Three “Watch-Outs” around Internal Coaching:

Confidentiality – From the coachee’s perspective, an intertwining of relationships could impede the development of a coaching-friendly context. Imagine sharing serious concerns about your weaknesses with someone who may be consulting with your business unit leader about whether or not you should be promoted. The potential for role conflicts is obvious and a delicate situation for an internal coach. It can be tough to provide high-quality feedback to someone with whom you have a complicated set of interdependent relationships.

Cambria often recommends arranging coaching assignments so that no internal coach ever works with someone from their own business unit. In our experience, this offers the best of both worlds for coach and coachee. While coaches still have familiarity with the culture and from the coachee’s perspective, a sense of safety is bolstered by the understanding that the coach will not be engaged in making decisions about the coachee’s future, at least in the near term.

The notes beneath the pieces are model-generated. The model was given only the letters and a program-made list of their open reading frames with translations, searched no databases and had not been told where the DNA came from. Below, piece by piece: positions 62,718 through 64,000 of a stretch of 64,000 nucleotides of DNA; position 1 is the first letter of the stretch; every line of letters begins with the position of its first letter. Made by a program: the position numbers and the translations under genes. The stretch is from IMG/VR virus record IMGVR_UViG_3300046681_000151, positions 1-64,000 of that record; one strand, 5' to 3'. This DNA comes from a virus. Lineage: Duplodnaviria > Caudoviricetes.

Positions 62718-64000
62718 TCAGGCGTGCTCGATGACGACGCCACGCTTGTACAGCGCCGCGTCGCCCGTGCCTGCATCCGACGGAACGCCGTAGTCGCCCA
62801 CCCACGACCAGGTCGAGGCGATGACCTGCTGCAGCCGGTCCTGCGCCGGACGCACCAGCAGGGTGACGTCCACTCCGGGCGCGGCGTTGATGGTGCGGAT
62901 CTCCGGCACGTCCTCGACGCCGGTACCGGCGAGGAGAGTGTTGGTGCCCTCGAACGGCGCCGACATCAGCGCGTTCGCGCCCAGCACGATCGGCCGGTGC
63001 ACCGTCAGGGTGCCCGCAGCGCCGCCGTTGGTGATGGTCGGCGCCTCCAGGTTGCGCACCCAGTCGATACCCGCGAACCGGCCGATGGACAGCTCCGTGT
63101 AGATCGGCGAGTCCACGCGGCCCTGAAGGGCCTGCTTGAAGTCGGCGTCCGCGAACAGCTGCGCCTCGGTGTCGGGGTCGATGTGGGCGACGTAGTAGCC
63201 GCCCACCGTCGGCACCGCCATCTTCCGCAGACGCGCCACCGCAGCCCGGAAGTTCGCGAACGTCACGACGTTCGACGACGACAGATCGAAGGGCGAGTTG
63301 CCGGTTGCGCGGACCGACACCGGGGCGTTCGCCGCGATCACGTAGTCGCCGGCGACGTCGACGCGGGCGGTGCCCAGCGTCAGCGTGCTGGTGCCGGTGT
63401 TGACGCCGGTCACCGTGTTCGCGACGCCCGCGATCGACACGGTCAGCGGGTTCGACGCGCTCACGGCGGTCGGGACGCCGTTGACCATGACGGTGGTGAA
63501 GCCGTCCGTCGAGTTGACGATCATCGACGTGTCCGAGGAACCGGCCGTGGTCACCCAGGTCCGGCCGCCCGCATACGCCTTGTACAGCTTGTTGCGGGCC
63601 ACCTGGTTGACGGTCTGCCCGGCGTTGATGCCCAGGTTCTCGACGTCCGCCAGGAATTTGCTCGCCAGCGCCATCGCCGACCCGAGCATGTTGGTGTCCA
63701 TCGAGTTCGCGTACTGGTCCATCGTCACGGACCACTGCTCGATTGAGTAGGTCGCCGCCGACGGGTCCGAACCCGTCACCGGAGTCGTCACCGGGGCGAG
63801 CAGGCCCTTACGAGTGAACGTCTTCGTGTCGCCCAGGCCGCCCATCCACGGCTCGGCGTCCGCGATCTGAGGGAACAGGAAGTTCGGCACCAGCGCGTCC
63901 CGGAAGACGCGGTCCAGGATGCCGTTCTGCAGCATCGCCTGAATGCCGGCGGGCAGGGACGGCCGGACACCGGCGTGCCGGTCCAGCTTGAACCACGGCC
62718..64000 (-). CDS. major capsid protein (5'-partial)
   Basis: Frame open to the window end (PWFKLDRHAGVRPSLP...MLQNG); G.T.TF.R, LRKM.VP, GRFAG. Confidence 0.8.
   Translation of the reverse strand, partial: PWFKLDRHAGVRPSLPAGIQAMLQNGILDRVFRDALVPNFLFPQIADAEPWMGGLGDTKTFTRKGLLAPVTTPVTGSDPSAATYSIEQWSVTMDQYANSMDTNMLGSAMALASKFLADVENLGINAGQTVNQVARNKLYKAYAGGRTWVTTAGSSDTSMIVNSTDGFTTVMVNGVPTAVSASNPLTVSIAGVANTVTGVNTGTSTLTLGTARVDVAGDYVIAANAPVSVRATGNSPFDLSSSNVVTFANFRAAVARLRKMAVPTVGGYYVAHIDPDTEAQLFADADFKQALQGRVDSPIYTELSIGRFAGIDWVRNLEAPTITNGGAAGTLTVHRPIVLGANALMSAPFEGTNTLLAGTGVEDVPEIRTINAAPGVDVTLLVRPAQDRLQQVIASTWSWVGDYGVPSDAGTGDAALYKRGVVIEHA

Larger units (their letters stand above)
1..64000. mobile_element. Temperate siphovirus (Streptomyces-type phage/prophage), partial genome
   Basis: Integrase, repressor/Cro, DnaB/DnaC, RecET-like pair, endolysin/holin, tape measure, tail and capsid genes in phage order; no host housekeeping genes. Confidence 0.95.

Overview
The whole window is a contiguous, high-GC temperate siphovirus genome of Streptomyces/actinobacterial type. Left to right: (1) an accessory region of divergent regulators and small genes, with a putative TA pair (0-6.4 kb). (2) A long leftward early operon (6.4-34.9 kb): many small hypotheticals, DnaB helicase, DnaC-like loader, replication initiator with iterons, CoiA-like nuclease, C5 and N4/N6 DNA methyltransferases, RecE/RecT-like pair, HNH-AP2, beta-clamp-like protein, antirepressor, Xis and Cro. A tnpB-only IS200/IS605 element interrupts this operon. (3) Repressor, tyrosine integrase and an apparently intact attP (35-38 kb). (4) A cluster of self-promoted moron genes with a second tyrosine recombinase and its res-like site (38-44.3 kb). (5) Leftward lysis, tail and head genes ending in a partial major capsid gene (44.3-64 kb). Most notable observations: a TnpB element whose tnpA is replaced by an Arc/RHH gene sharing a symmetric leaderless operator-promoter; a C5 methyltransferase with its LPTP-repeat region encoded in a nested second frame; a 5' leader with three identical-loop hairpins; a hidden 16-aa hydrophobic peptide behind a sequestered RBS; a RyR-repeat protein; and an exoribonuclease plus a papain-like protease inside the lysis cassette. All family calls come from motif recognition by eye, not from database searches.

Bandwidth and Boundaries – For most internal coaches, the role of internal coach is an “add-on” while they still have their often demanding “day job”. This can create a risk factor that needs to be closely monitored.

When a coaching request or need emerges, the coach has to respond quickly. Therefore, a best practice is to discuss the coach’s ability to handle this request to ensure that there is adequate time to take on the assignment. Otherwise, if coaches are too busy with other activities, their ability to respond may be compromised and service to the client may suffer – which can critically impact the brand and reputation of internal coaching. Thus, it is important for the internal coaching sponsor to keep this on their radar and understand of the fact that some coaches may occasionally have to opt out of an assignment.

Credibility – Despite their expertise and seniority, internal coaches are not always given the same level of credibility as external coaches. Credibility is also an important success factor in coaching effectiveness, and so it is an important factor in who is designated to be an internal coach. The selection process must be rigorous, with a well-defined and deliberate set of selection criteria and standards.

Factors such as a person’s current and potential coaching competency, level of respect and reputation in current and prior roles, passion and appreciation for the value of coaching, demonstrated coaching style and attributes, albeit informally, are factors to consider.